If you have already registered with CITI, you can log in by entering your 'Username' and 'Password' and clicking on 'Log In'. At the next screen, click on 'Daemen College Courses' and proceed with completing the required modules and associated quizzes. When you successfully complete all required modules, you should save/print your completion report through the 'Print Report' link or 'Previously Completed Coursework' page. This is the completion report that should accompany your proposal submission to HSRRC.
Additional CITI training to understand the revisions to the Common Rule.
All faculty supervising research must complete an additional certification with CITI called "Revised Common Rule". If you complete or update your CITI training after January 21 2019 then you will not need to complete the Revised Common Rule certification since the new information will be integrated into your regular CITI training. Please contact email@example.com if you have any questions.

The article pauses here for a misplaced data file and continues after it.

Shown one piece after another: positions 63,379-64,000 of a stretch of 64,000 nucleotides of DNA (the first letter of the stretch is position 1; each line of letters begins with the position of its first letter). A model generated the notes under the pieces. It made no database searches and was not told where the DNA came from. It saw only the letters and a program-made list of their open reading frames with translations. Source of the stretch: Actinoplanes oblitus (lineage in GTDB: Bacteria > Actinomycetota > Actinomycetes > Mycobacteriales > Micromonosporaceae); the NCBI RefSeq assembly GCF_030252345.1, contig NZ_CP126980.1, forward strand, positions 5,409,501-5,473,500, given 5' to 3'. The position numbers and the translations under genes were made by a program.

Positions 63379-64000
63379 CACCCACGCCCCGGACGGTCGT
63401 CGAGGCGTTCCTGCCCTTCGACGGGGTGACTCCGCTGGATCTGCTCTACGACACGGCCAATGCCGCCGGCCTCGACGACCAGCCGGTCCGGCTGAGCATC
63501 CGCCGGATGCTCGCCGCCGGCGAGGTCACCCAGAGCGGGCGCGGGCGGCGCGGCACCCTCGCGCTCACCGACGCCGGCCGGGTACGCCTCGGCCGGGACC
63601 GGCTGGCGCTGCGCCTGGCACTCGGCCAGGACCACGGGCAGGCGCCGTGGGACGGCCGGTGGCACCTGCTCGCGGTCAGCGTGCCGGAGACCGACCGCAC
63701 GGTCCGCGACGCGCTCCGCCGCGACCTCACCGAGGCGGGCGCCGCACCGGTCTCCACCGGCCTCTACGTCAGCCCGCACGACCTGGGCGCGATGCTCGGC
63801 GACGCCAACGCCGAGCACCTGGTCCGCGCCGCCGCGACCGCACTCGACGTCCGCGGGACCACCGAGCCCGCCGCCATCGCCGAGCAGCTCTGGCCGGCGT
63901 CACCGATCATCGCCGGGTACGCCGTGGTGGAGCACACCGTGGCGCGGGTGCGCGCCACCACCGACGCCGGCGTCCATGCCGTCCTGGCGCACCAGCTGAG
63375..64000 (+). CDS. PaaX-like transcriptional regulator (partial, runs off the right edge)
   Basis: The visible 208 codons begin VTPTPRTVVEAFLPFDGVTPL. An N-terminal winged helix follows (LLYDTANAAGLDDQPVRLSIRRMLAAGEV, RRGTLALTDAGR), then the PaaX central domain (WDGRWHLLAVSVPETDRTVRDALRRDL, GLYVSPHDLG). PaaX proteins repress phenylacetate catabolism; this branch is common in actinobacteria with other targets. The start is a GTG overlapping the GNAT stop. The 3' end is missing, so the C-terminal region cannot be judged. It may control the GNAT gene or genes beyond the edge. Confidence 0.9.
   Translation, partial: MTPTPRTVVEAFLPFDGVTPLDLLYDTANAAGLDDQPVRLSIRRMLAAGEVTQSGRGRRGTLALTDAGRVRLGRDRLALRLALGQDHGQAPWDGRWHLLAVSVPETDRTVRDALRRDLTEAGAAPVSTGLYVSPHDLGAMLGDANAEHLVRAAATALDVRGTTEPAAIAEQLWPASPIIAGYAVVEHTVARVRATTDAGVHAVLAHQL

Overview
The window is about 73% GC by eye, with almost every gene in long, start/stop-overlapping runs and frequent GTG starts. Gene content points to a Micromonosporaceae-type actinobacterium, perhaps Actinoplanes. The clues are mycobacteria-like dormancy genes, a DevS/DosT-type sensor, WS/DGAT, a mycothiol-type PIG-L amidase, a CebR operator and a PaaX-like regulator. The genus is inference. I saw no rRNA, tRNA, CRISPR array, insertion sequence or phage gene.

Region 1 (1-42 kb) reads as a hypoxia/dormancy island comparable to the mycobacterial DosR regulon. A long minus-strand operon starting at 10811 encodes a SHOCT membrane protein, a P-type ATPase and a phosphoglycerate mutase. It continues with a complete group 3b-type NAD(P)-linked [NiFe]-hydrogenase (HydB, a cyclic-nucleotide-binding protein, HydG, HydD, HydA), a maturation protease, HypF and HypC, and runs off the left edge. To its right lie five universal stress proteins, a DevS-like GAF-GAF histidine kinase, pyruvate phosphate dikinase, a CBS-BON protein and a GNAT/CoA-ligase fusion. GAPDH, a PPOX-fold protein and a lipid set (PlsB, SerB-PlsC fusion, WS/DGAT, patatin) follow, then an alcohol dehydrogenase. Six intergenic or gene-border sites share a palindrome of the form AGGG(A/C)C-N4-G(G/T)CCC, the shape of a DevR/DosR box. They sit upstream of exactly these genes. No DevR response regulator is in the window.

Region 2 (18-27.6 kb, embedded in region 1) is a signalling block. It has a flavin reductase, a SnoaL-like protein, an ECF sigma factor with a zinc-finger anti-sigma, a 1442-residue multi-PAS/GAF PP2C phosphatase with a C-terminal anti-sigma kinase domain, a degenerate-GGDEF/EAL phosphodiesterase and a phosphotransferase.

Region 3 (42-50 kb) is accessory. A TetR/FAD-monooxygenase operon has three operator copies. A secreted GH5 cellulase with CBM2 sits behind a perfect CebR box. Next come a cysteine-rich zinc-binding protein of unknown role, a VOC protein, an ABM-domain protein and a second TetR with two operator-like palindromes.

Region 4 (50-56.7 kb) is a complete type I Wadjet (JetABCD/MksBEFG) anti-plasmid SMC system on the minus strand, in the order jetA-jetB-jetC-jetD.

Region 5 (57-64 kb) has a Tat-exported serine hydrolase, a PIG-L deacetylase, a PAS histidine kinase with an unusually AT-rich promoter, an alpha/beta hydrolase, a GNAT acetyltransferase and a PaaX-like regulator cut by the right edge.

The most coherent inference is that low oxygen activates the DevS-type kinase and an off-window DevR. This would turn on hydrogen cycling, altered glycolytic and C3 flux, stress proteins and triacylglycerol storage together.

NOTE: Some of these examples are older, but still have some utility. The HSRRC is in the process of creating new examples.
Exempt application (Category 3): /sites/default/files/documents/HSRRC-Exempt-example.pdf
Facility Access/Permission letter: /sites/default/files/documents/Permission-to-access-facility-letter.docx
Sample template for informed consent/information form document: /sites/default/files/documents/SAMPLE-INFORMED-CONSENT-DOCUMENT%209.2017.docx
Exempt application (Category 4): /sites/default/files/HSRRC-Exempt-example-Category4.pdf
Daemen College researchers may recruit Daemen affiliates though use of research designated mailing lists. HSRRC review and approval are necessary prior to posting recruitment for a study to the listserv. Please see a description of the appropriate use of mailing lists on the Daemen website: http://www.daemen.edu/student-life/student-services/technology-services/it-services-best-practices/mailing-lists